We've posted a lot about the Bioblitz project, but while the Natural History team have been busy sorting through thousands of specimens, our librarian Helen has been tackling her own review of the Horniman Library's historic books.
The Horniman Museum and Gardens has always had a library, which used to be in the room now taken up by the Hands On Base before it got its own dedicated building.
Librarians have continued to add to the library right up to the present day, focusing on books which have strong connections to the collections - Natural History, Anthropology and Musical Instruments - and to the Horniman itself.
Now, the Horniman Library is regularly used by staff for research purposes, and is open to the public by appointment on Thursdays and Fridays (email email@example.com to arrange a visit). You can also browse the library catalogue online.
The library's oldest volumes were donated when the museum was founded, including many by the Horniman family. Some volumes are centuries old, while others tell stories from the 19th and early 20th centuries. It is this historic collection which has been the focus of Helen's 'Bookblitz' for the last year.
The reasons behind carrying out this review are similar to those behind Bioblitz and Collections People Stories. By examining each volume on the shelves closely, Helen is able to establish exactly what we have, and whether anything is particularly special or needs extra attention, either from researchers or our Conservation team.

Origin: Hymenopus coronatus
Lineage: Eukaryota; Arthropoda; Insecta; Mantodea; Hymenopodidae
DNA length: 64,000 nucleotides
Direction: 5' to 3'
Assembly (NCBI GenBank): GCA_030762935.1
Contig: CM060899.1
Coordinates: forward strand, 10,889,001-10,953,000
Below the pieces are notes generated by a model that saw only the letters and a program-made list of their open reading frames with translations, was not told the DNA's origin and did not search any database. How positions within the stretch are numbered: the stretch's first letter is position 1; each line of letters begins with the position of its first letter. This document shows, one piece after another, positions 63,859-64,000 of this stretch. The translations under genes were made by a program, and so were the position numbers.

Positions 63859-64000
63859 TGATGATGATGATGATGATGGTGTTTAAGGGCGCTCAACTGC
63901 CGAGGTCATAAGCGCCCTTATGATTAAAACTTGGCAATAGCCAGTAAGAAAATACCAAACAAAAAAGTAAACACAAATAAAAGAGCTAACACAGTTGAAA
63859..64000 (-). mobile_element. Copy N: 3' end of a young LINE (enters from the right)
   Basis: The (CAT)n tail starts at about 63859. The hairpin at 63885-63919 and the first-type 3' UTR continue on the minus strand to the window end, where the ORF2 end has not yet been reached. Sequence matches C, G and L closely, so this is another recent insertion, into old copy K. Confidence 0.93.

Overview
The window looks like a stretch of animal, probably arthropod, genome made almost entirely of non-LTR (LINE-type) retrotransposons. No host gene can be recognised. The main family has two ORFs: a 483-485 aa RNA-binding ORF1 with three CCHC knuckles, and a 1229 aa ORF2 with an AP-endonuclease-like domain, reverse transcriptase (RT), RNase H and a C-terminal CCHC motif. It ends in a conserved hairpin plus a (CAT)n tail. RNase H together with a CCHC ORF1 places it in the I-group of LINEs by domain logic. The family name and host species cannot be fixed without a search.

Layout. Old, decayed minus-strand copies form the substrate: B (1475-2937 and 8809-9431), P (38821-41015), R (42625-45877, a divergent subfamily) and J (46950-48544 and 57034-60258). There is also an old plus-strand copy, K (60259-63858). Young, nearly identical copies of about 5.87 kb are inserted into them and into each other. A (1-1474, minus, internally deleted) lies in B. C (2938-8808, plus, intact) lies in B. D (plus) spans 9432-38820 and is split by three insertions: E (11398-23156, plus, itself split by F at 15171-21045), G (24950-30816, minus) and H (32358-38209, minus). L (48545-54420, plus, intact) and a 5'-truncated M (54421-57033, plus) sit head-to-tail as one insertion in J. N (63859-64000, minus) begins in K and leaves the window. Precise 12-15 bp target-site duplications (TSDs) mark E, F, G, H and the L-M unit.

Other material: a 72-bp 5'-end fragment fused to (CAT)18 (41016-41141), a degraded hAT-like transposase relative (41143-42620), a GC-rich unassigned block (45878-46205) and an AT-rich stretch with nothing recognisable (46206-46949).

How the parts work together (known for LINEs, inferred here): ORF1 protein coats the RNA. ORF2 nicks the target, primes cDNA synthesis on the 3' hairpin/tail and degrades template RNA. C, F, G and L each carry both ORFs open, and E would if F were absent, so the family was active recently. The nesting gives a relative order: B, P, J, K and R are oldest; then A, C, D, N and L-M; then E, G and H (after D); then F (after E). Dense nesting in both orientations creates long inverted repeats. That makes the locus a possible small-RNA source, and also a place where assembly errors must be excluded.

One of the most important tasks is checking that the numbers assigned to each book in the original accession registers and modern catalogue, and those attached to the books themselves all match. Just like in the object collections, these unique numbers allow us to track the book's history and everything we have learnt about it.
With the other collections reviews running alongside, the Bookblitz has offered a fantastic opportunity to make new links with other Horniman collections. We even have some books which tell the story of how our own museum objects were collected.
Just like Bioblitz and Collections People Stories, people with specialist knowledge have thrown new light on some of the library's collection. Judith MaGee, Special Collections Curator at the Natural History Museum, joined Helen to look over the fantastic Natural History volumes.
We'll be blogging about a few of the discoveries Helen has made when making her way through the library's catalogues, so stay tuned to see more fascinating historical books.